My introduction to the work of Viper came through a facebook group set up to answer the seemingly innocuous question what are we all listening to today? I was getting a bit pissed off with the place, partially due to the promotion of both Burzum and Death in June by means of the usual wearyingly defensive crap about rising above political correctness and thinking for yourself, although it was probably this same post-ironic contingent which started going on about Viper, because this album was apparently massive amongst sneering internet edgelords of a certain type. It's probably the videos which are to blame - shoddy, no budget camcorder jobs made by YouTube types featuring Viper himself sort of jiggling in time to the music, usually with someone who might even be his mum pretending to cook up a big ol' pan of crack on the family stove; but, hilarious though they may be, the videos don't really matter. Of course, it's true that Viper's music probably sounds like nothing you've heard before, and there's an oddly amateurish quality to it as characterised by some of the titles, but fuck - this is some genuinely good shit, and screw whichever anonymous arbiter of what constitutes culture described Viper as an outsider artist.
Okay, so You'll Cowards sounds as though it was recorded on a nineties Playstation, and first impressions speak of a man rapping quietly in hope that his mum, who is probably in the next room, won't hear him talking about guns and crack; but those are false impressions, and the more you listen, the more it becomes obvious how well Viper's husky near-whisper suits the music - and the more it becomes obvious how well everything here fits together, and how it's supposed to sound like this. Sneering over how Viper sounds nothing like whoever just makes you look like a fucking idiot.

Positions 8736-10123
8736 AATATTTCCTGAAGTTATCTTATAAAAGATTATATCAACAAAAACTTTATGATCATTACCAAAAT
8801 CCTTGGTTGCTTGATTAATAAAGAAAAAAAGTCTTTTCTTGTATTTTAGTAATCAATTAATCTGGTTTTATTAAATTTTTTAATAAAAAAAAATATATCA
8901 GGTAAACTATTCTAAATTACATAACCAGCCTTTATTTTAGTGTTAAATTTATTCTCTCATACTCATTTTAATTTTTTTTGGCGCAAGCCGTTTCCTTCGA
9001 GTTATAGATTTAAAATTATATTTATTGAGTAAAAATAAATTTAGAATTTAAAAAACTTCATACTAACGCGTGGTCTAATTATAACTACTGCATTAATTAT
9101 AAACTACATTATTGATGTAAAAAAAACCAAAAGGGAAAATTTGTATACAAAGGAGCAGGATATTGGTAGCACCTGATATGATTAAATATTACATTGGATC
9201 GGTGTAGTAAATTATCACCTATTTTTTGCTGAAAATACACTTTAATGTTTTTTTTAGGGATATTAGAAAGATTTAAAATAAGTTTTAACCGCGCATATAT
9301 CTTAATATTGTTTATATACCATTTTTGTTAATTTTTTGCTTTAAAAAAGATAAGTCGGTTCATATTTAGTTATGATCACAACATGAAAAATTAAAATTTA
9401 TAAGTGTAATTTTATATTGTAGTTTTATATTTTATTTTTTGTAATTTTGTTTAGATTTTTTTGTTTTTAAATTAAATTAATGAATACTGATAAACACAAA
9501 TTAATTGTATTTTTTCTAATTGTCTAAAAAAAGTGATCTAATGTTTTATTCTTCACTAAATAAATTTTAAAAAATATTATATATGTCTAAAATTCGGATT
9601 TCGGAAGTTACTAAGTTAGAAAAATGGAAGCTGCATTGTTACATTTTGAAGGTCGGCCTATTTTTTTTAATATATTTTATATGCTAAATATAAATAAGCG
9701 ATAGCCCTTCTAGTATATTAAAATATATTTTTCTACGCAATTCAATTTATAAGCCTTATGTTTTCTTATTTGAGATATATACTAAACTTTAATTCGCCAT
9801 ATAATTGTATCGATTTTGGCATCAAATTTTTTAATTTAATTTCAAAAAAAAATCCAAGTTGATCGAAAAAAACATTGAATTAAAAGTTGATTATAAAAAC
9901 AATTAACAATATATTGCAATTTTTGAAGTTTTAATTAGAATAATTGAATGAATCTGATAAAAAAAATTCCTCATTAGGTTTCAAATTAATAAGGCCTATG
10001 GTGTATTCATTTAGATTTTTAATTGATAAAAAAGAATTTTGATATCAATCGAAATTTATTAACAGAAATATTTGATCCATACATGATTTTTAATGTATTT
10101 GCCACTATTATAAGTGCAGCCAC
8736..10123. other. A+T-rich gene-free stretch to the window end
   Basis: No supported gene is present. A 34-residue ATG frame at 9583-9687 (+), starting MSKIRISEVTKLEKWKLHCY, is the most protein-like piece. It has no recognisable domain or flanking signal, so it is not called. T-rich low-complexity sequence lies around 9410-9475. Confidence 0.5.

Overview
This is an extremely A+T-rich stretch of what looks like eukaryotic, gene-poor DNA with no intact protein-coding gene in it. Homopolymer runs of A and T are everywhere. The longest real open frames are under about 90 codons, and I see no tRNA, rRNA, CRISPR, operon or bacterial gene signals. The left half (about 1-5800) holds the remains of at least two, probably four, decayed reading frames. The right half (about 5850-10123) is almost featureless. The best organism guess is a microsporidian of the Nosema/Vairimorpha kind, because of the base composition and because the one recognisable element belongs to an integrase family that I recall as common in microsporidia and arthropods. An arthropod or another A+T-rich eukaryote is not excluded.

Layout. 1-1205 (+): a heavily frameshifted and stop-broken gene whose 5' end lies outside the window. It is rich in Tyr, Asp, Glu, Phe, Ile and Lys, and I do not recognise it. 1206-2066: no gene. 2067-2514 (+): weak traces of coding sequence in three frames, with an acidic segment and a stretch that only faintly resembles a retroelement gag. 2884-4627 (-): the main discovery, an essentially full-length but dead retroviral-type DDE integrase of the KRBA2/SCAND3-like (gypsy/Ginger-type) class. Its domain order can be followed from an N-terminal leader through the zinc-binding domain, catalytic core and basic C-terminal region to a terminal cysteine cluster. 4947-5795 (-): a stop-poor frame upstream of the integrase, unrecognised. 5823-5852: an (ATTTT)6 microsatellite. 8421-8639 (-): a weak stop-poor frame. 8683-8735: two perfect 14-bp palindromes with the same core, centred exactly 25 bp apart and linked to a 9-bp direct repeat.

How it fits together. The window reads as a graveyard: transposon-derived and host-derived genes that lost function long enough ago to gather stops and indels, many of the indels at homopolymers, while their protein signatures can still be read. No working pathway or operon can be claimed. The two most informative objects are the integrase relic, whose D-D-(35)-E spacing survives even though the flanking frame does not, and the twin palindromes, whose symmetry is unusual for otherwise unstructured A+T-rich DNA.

The first thing which will hit you is the bass, and how much of it there is, and how often it's more of an effect than anything with any kind of melodic purpose - like a low flying aircraft or the mangled rumble pumped out of some Escalade waiting for the lights to change. The bass is slow and louder than everything else, and the whole sounds compressed to fuck - booming sine waves with a ticking noise in the background, and that would be the drum machine. Never mind outsider art, it takes serious judgment and ability to come up with something this close to sonic collapse which works apparently in spite of itself. Beyond the bass, we have distant haunting melodies played on something resembling a Casio VL Tone, and Viper rapping through what sounds like some kind of codeine haze - the usual gang related material, but not without flair or imagination, and at least as good as anything you ever heard on a No Limit album.
I don't care what any sniggering post-ironic wanker might have to say on the subject, this is a genuinely weird and peculiarly haunting - even soulful - album, and I shall most definitely be investigating the rest of Viper's back catalogue.